It is so easy to get into a cycle of silence. Most people, at one time or another, find themselves keeping quiet when they are faced with frustration or hurt. There are a few people out there who seem to have so much courage that they always speak what is on their minds, and if you are one of them then I applaud you and encourage you to teach others. If not however, and the majority of us don’t fit into that category, we can sometimes find ourselves mulling over the “I should have said” or “ I really want to say” in our minds and never actually letting those thoughts breathe life. Sometimes we keep our mouths shut out of love or respect for another person and usually those moments pass without causing us pain. When we do run into the ongoing battle in our heads it is often in a situation when we are not standing up for ourselves.
Even with the best intention of not causing conflict or frustrating someone else, the act of not stating our feelings and standing up for ourselves can cause us to carry around draining energy and pain. While many of us would easily stand up to defend another, we can play situations personal to us over and over again in our minds trying to develop enough courage to just say what made us angry, frustrated or hurt. It may be a spouse, a boss, a sibling or a close friend that hurt you but usually it all feels the same. Sometimes we recognize it and torture ourselves with our self-disappointment and other times we blame the other person and resent what they did. In both cases, we allow a divide to grow in the relationship.
While I do not recommend going around and yelling or hurting others, it is important that we develop enough courage and skill to gracefully and lovingly stand up for ourselves. Keeping someone unaware of the impact of their actions has no benefit to you or them. Emotions left unaddressed always leaves lingering energy that can build up over time and cause unnecessary pain in your life.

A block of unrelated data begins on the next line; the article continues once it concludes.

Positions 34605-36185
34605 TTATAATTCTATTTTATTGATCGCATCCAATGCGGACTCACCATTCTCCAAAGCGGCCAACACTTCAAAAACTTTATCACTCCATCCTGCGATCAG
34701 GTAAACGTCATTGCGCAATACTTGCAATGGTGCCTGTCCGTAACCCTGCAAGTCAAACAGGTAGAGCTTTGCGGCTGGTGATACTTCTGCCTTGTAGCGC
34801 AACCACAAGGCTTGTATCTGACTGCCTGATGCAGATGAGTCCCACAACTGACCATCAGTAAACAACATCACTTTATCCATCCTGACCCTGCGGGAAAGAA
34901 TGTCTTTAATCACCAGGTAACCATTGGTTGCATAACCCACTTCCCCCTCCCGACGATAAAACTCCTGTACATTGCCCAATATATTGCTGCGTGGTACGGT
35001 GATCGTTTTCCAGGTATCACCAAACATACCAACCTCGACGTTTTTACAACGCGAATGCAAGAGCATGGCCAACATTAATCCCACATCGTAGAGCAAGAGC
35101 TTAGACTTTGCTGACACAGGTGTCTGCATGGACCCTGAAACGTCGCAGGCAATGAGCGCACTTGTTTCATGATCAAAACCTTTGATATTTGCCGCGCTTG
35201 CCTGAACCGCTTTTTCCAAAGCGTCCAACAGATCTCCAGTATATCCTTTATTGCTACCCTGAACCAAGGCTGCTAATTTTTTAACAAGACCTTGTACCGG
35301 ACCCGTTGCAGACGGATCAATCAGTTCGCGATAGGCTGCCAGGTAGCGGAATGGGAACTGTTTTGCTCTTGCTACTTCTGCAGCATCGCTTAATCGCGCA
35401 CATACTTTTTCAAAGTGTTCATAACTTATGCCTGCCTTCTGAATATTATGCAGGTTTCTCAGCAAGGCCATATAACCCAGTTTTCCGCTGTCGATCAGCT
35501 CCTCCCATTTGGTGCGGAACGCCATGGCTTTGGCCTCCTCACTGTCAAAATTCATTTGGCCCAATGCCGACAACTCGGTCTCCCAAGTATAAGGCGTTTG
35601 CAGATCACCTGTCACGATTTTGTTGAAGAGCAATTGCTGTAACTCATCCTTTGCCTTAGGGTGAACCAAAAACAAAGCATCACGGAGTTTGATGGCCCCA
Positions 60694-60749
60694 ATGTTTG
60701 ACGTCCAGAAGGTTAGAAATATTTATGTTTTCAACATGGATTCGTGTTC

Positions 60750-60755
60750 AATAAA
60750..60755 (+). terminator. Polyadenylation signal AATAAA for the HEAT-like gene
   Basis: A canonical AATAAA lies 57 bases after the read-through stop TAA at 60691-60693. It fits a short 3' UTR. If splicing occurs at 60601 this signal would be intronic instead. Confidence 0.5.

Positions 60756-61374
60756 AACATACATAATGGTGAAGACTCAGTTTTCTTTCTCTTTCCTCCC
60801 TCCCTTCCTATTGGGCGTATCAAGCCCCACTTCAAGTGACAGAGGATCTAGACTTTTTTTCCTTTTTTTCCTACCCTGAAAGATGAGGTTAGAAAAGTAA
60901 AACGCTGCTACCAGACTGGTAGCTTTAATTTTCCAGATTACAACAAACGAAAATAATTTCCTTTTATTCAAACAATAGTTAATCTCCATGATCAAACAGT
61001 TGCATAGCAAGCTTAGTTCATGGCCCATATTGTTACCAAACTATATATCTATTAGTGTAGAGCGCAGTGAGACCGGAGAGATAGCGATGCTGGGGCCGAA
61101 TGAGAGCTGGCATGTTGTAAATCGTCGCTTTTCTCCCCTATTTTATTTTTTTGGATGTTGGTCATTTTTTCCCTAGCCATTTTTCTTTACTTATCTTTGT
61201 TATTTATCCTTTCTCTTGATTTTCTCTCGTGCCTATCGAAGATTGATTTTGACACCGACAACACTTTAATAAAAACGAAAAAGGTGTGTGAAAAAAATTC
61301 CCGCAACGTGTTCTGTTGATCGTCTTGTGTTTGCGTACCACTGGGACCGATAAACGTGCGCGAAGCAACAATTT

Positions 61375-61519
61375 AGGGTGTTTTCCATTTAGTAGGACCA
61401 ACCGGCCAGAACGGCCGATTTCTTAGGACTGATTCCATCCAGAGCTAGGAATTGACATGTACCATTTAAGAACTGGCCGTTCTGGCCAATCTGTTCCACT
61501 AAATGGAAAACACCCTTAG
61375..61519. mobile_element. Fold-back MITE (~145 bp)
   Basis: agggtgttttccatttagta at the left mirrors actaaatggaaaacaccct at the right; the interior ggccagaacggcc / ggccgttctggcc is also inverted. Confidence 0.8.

If you are someone who has something they need to say to someone and just can’t find the courage, try these steps:
- Try to separate yourself from the emotion in the situation and look at it from a neutral position. If we address things through purely through our emotions we can sometimes speak more hurtfully than necessary. Think about if roles were reversed, how would you want this message to be delivered to you?
- Develop your message thoughtfully with clearly explaining the impact they had but doing so from a loving intent. Talk through it, write it out and replay it until you feel like you are presenting yourself well and keeping hurtful language out of it (sometimes that last part means you will have many revisions J).
- Practice with someone. It could be a friend, family or a spouse but it is important that it is someone who will help from a non-judgmental point of view. Often those closest to us will not be able to easily do this because they want to defend and protect us. This can fuel our own anger and cause a larger divide in the relationship we are trying to mend.
- Go for it! If you are truly approaching the situation with both self-love and love for the other person, your intent will be understood and respected. If it is not, it may not be a healthy relationship for you to keep in your life.
As with most things, practice makes perfect and eventually you will be much better at addressing things in the moment. Develop a routine of speaking up and standing up for yourself. Not only will you feel better, but your relationships will grow and strengthen because of it.